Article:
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Figure 3. ROC analysis. The average AUC was 0.90 (95% CI 0.87–0.94). ROC = Receiver operating characteristics, AUC = Area under the curve, CI = Confidence interval, Black circle = Average, White circle = Out of range value, Black solid line = Median, Box = Interquartile range, Dashed line = Range, Upper black line = Maximum value, Bottom black line = Minimum value.
Figure 3. ROC analysis. The average AUC was 0.90 (95% CI 0.87–0.94). ROC = Receiver operating characteristics, AUC = Area under the curve, CI = Confidence interval, Black circle = Average, White circle = Out of range value, Black solid line = Median, Box = Interquartile range, Dashed line = Range, Upper black line = Maximum value, Bottom black line = Minimum value.
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Figure 4. Representative cases of deep learning-focused regions and expert-identified cancers. Left: Deep learning focused regions. Second left: MR image with PI-RADS score. Second right: Loupe image of pathology slides (red area indicates cancer locations). Right: Representative pathological image in the deep learning-focused region (×20). Details of each cases are shown in Supplementary Table S1. MR image = Magnetic resonance image, PI-RADS = Prostate imaging reporting and data system.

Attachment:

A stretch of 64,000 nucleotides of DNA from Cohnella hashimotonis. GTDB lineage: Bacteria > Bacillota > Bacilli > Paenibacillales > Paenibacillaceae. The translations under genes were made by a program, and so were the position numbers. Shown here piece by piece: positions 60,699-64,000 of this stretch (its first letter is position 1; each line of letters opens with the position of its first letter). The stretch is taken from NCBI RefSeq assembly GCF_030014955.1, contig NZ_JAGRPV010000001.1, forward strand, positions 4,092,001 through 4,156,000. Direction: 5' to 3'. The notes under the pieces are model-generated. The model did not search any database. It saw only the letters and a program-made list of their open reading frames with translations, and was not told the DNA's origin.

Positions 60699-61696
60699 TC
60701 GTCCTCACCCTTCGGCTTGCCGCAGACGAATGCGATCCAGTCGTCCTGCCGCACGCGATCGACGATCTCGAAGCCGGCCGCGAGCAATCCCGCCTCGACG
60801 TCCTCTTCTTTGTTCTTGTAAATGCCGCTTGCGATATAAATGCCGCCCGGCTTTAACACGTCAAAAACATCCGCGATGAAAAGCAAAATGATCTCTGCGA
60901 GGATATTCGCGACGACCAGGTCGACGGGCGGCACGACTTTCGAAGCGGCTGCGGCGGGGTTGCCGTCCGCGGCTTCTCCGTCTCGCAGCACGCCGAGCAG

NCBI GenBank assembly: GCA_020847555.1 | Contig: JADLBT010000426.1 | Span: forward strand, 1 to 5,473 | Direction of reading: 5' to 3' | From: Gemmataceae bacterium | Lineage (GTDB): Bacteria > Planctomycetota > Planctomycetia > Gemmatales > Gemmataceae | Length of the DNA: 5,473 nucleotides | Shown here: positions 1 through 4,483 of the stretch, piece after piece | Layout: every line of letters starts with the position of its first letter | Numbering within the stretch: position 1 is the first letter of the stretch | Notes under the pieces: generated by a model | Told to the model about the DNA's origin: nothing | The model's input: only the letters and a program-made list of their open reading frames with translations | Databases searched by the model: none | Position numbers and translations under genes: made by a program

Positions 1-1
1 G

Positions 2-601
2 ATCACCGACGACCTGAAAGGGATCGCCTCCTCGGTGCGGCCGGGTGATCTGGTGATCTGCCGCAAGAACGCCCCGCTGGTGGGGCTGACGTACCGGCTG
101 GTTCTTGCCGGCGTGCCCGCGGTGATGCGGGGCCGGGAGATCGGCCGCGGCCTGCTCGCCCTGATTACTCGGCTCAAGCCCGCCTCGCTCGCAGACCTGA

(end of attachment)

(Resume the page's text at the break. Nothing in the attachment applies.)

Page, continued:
Figure 4. Representative cases of deep learning-focused regions and expert-identified cancers. Left: Deep learning focused regions. Second left: MR image with PI-RADS score. Second right: Loupe image of pathology slides (red area indicates cancer locations). Right: Representative pathological image in the deep learning-focused region (×20). Details of each cases are shown in Supplementary Table S1. MR image = Magnetic resonance image, PI-RADS = Prostate imaging reporting and data system.
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Figure 5. Representative images with overlapping areas between deep learning-focused regions and genuine cancer locations. Left image group: 25 images with overlapping areas between deep learning-focused regions and genuine cancer locations. The overlapped areas are colored in green. Right image group: corresponding 25 raw MR images. MR images = Magnetic resonance images.
Figure 5. Representative images with overlapping areas between deep learning-focused regions and genuine cancer locations. Left image group: 25 images with overlapping areas between deep learning-focused regions and genuine cancer locations. The overlapped areas are colored in green. Right image group: corresponding 25 raw MR images. MR images = Magnetic resonance images.